What’s The Buzz About Bee Hotels

Bees are pollinators, meaning that they carry pollen from one flower to another spreading life everywhere they fly. However, many people believe that all bees live in hives and will sting people without warning or reason. This is simply not true however, as many bees, like the Mason Bee live alone in holes found in trees that other insects make. These bees also are very good-natured and hardly ever sting for any reason. These sweet little buzzers’ are an amazing gift for any garden and will increase the overall health for any garden. They are cross-pollinators who fly over flowers, branches, and trees, spreading life wherever the fly. So, how can you help make sure these incredibly important little guys have everything they need to survive and thrive in your garden or on your land? Well, as mentioned earlier, the nest in holes make in trees made by other insects, but what if all the big old trees with the nice roomy holes for the bees have been cut down? You can help encourage the bees to come on to your garden anyways by building them their very own Bee Hotel. These man-made contraptions mimic the habitat these buzzers’ live in the wild and gives them a great place to create their waterproof cocoons to make it safely through the winters, and gives them a comfy spot to rest.

Hot Tips:

  • Place in near direct sunlight, placing in shade invites wasps into the holes, causing problems.
  • Mount this at almost eye level, so that bees have room to land and take off, and are safer from predators.
  • These are not aggressive bees, but they do have stingers and will sting when in danger, and their venom is very mild.
  • Also, if bees decide to take up residence in the bee hotel the kids have created, it is important to clean the hotel after every winter when the bees come out of their hibernation.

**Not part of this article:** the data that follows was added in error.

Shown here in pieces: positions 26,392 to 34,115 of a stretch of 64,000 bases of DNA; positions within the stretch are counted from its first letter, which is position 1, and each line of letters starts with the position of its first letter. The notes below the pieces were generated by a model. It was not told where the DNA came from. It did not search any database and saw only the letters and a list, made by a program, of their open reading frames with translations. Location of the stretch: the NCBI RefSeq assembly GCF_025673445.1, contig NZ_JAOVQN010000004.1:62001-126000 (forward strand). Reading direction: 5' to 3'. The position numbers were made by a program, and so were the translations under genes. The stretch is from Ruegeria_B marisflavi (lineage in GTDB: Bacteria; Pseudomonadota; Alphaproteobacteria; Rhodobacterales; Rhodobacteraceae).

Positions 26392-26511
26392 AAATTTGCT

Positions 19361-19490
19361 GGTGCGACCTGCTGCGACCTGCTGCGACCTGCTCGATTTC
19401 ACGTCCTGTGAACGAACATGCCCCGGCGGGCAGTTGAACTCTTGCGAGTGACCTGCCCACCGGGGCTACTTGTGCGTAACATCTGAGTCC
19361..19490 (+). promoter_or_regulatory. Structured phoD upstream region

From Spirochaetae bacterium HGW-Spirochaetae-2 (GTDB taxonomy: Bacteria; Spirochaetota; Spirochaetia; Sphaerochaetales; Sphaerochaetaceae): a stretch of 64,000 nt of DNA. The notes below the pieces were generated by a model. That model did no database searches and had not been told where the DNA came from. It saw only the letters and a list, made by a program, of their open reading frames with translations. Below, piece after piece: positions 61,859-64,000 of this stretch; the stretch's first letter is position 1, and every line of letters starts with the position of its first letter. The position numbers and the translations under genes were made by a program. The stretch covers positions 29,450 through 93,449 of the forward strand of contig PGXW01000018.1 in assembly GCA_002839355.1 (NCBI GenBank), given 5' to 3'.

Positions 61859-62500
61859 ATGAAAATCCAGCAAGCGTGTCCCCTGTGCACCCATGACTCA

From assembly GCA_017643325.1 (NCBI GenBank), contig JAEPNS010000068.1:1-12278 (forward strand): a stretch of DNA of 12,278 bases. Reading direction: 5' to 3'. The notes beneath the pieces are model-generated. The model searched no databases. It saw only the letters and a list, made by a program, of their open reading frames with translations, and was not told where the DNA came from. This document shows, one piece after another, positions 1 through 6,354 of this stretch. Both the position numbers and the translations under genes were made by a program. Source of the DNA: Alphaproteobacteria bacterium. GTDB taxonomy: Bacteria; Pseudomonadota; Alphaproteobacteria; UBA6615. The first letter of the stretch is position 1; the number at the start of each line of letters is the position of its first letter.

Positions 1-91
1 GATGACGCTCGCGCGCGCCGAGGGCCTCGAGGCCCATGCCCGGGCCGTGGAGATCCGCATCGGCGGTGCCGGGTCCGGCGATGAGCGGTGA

• For more info about bees in general go to thehoneybeeconservancy.org for more great information.

Kid-Friendly DIY Bee Hotel Instructions

What you need:

  • One small to medium can (soup, sauce, etc.)
  • 20 to 30 pieces of paper- preferably brown or a dark green
  • Clear tape
  • Scissors
  • Some rope or twine
  • Sandpaper or some other sanding material
  • Hot glue
  • Paint (optional)

What to do:

  1. Let the kids paint their cans and then dry off before moving on to Step 2 (totally optional) If paint is or is not used, the wrappers on the cans must be removed.
  2. Take the can and sand down any sharp edges (this is the only step where adult help is required, this is for the safety of the children and the bees)
  3. Begin rolling the paper into cylinders ranging from roughly 1/8th of an inch to roughly ½ of an inch in diameter (to fit bees of all ages and sizes). When the cylinders are formed, place tape in the middle and rear sections to keep it together, and you may tape the front, but do so sparingly.
  4. Cut the tubes to create different lengths, some need to be ling enough to protrude out of the can a little, while others need to be even with the lip of the can, and others need to be fully inside the dimensions of the can.
  5. Begin placing the tubes in the can, staggering them (or just letting the kiddos put tem in however they want, so long as the tubes are straight they are pretty much ok) and ensuring that they are not overcrowded.
  6. Use hot glue to secure any loose rolls of paper to the edges of the can, so they will not fall out, but make sure not to use too much and cover the holes up. (teacher assistance may be needed for this part)
  7. Take the string and wrap it around the main body of the can and tie a knot to ensure the can will not fall out but leave enough for the kids to tie off the can to a piece of standing structure near their own gardens.